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At Long Last, Specialized Cinema Is Poised for Its Comeback. Right?

From "TÁR” and "The Banshees of Inisherin" to "Aftersun" and "Triangle of Sadness," it's a specialized replay of the studios' make-or-break summer movie season.

Cate Blanchett in Tár


Courtesy of Focus Features

If the specialized theatrical market is to make a comeback, it will never get a better opportunity than right now.

This month will see a glut of critically embraced theatrical debuts — more than we’ve seen in three years. These include “TÁR” (Focus), “The Banshees of Inisherin” (Searchlight), “Aftersun” (A24), “Triangle of Sadness” (Neon), “Till” (United Artists), “Decision to Leave” (MUBI), and “Armageddon Time” (Focus).

All will open in limited play, some will go wider, but whatever the release patterns they represent a crucial period for the specialized industry — distributors and exhibitors alike. For this sector of the business, it’s a replay of the studios’ make-or-break summer movie season.

The massive year-end influx of awards-season titles is an annual tradition, but the current market doesn’t act like the old ones. Distributors have become much more tolerant about creative schedulingbut this year saw a big drop in the once-reliable documentary genre. Only Neon’s “Moonage Daydream” and “Fire of Love” and SPC’s “Hallelujah” grossed more than $1 million. In 2019, eight documentaries grossed over $3 million by this point; Neon’s “Apollo 11” grossed $9 million. Among this year’s openers, “Worst Person in the World” was the only subtitled film to gross over $1 million. (Pedro Almodovar’s “Parallel Mothers” did most of its $2.3 million in 2022). Today, we see multiple subtitled films gross much more — but they’re comprised of films like “RRR” and other national cinema populist releases.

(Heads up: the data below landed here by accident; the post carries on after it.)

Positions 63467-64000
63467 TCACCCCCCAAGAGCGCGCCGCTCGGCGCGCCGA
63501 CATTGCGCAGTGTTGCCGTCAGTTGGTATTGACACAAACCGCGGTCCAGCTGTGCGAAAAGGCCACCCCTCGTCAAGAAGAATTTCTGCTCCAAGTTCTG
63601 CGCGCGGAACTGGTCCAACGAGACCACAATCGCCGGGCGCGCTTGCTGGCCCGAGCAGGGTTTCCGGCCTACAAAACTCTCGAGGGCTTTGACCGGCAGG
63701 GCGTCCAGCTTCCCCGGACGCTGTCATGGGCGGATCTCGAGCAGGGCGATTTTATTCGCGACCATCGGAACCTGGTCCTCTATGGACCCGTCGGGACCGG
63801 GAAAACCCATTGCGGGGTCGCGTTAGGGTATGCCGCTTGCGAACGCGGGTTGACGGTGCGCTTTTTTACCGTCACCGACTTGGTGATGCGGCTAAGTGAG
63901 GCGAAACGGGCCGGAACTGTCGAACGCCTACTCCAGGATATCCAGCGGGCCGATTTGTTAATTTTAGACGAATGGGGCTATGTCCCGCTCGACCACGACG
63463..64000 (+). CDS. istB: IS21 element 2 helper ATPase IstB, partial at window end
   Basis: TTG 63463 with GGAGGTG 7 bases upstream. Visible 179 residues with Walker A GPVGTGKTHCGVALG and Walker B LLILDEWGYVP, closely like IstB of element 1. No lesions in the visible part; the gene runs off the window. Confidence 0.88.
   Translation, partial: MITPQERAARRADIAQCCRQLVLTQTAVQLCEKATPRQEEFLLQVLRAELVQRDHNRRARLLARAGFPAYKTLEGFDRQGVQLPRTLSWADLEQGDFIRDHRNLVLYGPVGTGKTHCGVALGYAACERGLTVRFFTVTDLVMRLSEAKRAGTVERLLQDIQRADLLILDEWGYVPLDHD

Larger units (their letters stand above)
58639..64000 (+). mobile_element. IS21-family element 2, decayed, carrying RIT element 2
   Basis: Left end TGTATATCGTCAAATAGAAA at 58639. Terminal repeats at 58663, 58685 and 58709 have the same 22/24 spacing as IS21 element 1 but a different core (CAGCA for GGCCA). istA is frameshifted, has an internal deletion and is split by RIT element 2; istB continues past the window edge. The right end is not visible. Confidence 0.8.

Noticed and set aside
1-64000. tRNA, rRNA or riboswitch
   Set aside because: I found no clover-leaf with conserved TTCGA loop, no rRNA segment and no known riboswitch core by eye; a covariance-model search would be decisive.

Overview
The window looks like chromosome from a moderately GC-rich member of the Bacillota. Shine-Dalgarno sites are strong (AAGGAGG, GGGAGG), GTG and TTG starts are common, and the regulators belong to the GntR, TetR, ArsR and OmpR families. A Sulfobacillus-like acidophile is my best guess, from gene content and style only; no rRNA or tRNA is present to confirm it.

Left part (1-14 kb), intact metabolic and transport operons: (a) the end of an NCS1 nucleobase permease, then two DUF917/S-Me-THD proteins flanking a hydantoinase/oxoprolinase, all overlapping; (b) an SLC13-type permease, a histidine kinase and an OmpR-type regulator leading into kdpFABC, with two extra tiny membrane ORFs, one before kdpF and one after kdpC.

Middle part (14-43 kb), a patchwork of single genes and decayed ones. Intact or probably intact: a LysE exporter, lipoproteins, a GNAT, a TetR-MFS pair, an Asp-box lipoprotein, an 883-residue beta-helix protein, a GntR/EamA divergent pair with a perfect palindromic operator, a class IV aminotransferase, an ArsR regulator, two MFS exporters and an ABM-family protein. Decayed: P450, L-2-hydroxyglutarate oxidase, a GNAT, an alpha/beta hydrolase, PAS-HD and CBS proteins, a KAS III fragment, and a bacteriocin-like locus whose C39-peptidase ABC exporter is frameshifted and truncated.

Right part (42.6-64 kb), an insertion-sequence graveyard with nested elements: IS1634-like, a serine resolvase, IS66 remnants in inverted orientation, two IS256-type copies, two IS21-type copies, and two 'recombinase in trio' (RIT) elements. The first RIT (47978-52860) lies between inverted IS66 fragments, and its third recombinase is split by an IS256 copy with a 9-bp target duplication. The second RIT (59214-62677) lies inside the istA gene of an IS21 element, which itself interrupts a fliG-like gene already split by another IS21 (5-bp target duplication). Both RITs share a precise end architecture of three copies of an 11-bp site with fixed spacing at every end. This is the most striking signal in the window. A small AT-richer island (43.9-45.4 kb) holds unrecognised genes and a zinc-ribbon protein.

This year, films from top specialized companies have grossed around $350 million. That’s similar to the same period in 2019, which means that the specialized share of total gross year to date actually increased. For independent exhibitors, it’s been a mixed blessing.

A24 and Focus took in two-thirds of this revenue, with Sony-owned Crunchyroll coming in third some distance behind. All are set up to play wide and the biggest specialized films of 2022, led by A24’s “Everything Everywhere All at Once,” found much of their success in wide release with access to top chain theaters.

The next few months should be different as players like Neon, Searchlight, Sony Pictures Classics, and others return to form, but A24 and Focus will still be at or near the top.

Per exhibition sources, “TÁR” will move to PVOD three weeks after it moves to wide release October 28. A24 and Sony Pictures Classics usually have much longer windows, usually 45-90 days.

Here’s hoping that these year-end releases break 2022 records, especially since it’s not a high bar. Only four films with limited openings — “Everything,” “Bodies Bodies Bodies,” “Marcel the Shell with Shoes On,” all from A24, and Neon’s 2021 debut “The Worst Person in the World” — grossed over $3 million. Upcoming titles need to improve on that.

For many independent theaters, this could be make-or-break. Most survived; many renegotiated leases; some created membership programs or reduced expenses (and showtimes). They took advantage of “Top Gun: Maverick” and other studio films that drew older audiences. They sometimes share in VOD income.

But to thrive, they need to see results more in line with 2019 and “Parasite,” which grossed $55 million domestic and won the 2020 Oscar for Best Picture. This weekend, we’ll start to learn if that’s possible.

With “TÁR” and “Triangle of Sadness” leading the way, we will begin publishing a comprehensive Sunday analysis of specialized grosses, in addition to covering the top 10 releases. We’ll examine release strategies, including whether films platform (open initially in New York and Los Angeles, like “TÁR”) or open in limited release (fewer than 10 cities, which is Neon’s plan for “Triangle of Sadness”) and how quickly they expand. Will the multi-hundred or multi-thousand theater releases continue (often with poor under $1,ooo per-theater averages)? We’ll compare grosses to recent and historical numbers, and how quickly films transition to home availability.

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